“Everything we do at Flemings is grand,” says executive chef Patrick Quakenbush, and he’s not just talking steak. His chipotle cheddar macaroni and cheese offers a velvety shot of nostalgia—until that edge of chipotle kicks in, alerting your taste buds to a new macaroni experience. Sautéed leeks, garlic, sharp cheddar cheese and spirals of cavatappi transform the ordinary into the stupendous.
Ruth’s Chris Steak House’s New Orleans-style creamed spinach au gratin is a favorite side of Ruth’s regulars nationwide.
There are two ways to eat broccoli rabe at Ferraris Ristorante: the Italian way or the non-Italian way—that’s to say, bitter or less bitter. But there’s no wrong way, assures chef/owner Marcello Aquino. Also called rapini, this cruciferous vegetable harbors an acrid wallop that doesn’t appeal to all palates, but Aquino can lessen the edge by blanching it first. Any way you slice it, it’s a tasty and verdant accompaniment to pastas and meats. Ferraris Ristorante, 4155 S. Tamiami Trail,
For an elegant, healthy alternative to the baked potato, try Whole Foods’ stuffed zucchini with feta cheese and tomatoes. Chef Mel Ruberg slices her zucchinis lengthwise, stuffs them with vine-ripe tomatoes and feta cheese and roasts them for a succulent, delectable flavor that goes with almost any entrée. Whole Foods Market,
Chef Shannon Mills at Tommy Bahama fears his whipped bayou sweet potatoes are so sweet they will upstage dessert. Baked and then whipped with honey, cinnamon, allspice and sweet cream butter, the mashed yams are topped with a graham cracker and toasted nut crust and garnished with scallions. Delectable next to the Wha’Jamaican Pork. Tommy Bahama Tropical Café,
Risotto devotees flock to Ophelia’s for chef Daniel Olson’s decadent crème fraîche and chive risotto. The essence of the perfect risotto is endlessly debated among foodies, but Olson has surely come close. Graced with an al dente firmness, this savory Northern Italian dish never lets you forget that it all started with the humble grain of rice. Ophelia’s On The Bay,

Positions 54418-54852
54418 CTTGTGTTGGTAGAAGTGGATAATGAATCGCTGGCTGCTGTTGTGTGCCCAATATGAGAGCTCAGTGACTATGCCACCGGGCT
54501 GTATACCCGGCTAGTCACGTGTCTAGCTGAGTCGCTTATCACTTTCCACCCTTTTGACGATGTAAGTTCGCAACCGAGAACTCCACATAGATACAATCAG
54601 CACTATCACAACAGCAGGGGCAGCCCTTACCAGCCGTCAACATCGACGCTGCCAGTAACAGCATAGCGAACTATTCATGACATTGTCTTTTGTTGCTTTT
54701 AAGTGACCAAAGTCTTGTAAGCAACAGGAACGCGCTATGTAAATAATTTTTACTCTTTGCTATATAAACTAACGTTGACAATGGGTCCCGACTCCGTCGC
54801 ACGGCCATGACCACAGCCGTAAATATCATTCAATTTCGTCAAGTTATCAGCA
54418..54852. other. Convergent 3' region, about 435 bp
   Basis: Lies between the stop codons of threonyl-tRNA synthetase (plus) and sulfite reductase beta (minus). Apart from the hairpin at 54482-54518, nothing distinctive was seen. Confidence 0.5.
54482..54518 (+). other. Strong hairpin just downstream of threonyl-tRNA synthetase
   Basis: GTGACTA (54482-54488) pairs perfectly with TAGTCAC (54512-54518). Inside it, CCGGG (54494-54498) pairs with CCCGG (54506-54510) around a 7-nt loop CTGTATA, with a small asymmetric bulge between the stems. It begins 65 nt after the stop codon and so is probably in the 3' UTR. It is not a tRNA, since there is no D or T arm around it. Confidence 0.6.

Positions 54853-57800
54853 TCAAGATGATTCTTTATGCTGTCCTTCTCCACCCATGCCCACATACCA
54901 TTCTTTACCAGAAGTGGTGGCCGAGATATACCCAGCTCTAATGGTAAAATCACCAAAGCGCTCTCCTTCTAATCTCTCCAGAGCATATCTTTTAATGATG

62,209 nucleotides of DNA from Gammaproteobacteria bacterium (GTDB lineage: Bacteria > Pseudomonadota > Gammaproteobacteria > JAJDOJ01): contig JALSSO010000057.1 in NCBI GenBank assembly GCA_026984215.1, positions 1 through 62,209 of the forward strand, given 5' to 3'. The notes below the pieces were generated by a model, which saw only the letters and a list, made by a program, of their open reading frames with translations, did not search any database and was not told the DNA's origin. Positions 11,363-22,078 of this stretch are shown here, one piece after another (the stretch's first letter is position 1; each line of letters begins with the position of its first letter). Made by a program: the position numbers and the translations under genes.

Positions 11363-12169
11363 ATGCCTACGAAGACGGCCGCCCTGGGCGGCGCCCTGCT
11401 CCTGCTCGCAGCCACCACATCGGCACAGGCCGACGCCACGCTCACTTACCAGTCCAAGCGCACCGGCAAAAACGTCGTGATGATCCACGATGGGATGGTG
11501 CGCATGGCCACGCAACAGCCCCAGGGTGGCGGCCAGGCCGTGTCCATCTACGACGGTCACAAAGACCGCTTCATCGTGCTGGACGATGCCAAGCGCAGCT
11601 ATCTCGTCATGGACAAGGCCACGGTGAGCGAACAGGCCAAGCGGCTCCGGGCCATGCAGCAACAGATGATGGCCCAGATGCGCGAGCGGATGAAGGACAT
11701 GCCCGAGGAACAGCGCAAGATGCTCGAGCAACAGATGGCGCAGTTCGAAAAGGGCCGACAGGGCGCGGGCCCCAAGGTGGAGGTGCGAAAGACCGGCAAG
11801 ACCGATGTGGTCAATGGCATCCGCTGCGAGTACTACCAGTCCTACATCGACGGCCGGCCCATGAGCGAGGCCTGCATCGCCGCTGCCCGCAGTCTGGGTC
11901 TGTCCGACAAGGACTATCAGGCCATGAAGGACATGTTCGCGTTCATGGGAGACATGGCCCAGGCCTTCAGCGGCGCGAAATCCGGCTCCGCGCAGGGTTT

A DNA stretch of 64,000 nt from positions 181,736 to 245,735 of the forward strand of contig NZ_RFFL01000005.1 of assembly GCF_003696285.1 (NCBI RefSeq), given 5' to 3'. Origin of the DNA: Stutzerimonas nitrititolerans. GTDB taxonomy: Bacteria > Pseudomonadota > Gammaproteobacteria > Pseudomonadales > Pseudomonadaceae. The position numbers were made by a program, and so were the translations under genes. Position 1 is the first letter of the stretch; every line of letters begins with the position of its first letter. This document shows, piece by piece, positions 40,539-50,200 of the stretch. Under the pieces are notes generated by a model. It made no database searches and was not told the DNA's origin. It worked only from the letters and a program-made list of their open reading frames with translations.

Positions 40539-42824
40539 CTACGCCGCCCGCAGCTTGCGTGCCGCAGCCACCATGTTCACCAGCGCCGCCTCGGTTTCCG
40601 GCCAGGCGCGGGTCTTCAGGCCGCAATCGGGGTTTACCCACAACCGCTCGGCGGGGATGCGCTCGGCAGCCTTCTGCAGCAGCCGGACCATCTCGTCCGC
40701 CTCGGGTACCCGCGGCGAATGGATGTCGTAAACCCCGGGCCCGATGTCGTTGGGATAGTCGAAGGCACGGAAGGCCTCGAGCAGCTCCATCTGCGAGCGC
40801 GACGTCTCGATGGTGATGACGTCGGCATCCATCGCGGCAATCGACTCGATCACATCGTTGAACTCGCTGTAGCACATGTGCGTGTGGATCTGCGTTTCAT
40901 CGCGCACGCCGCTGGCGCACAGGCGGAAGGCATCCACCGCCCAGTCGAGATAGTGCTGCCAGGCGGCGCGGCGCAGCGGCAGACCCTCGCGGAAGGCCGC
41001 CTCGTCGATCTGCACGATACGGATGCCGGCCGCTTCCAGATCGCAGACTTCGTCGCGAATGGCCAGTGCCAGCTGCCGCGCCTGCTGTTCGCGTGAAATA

Every now and then, we need something deep-fried. Cosimo’s can satisfy that need with its waffle potatoes with gorgonzola sauce, a dish proprietor John Ganley says is fabulous next to grilled asparagus and steak and a glass or two of some full-bodied Bogle’s Old Vine Zinfandel. Cosimo’s Brick Oven, Westfield Southgate Mall,
You’ll love the jicama slaw at Selva Grill—whether or not you can pronounce it. Chef/owner Darwin Santa Maria juliennes this popular Latin American root vegetable and mixes it with grape tomatoes, black beans, Peruvian Cusco corn, diced red onions, lime juice and cilantro for a crisp, fresh-tasting salad perfect for any occasion. Oh—it’s pronounced HEE-ka-ma. Selva Grill,
Bijou Cafe proprietor Jean Pierre Knaggs admits that he “borrowed” the recipe for his celebrated pommes gratin Dauphinois from a restaurant in Baux-de-Provence where he once worked. Sarasotans are so happy he did. Once diners see this acclaimed specialty brought to neighboring tables, they tend to order it for themselves. Knaggs suggests pairing this rich, cream-smothered potato dish, bubbling with a topping of Gruyère cheese, with the Bijou’s rack of lamb and a hearty pinot noir. Bijou Café,
Those who appreciate rustic fare will delight in Fred’s Panzanella salad, a classic Tuscan dish that makes the best of crusty or day-old bread. Chef Mario Martinez tosses his signature herbed focaccia with vine-ripe tomatoes, red onions, cucumbers, Kalamata olives, garlic, basil and olive oil to achieve what he calls “a simple goodness.” “Pancia” means “belly” in Italian. This healthy and delicious salad will fill yours with good cheer. Fred’s Restaurant,
Our 10 Best lists are not ranked in order of numerical preference.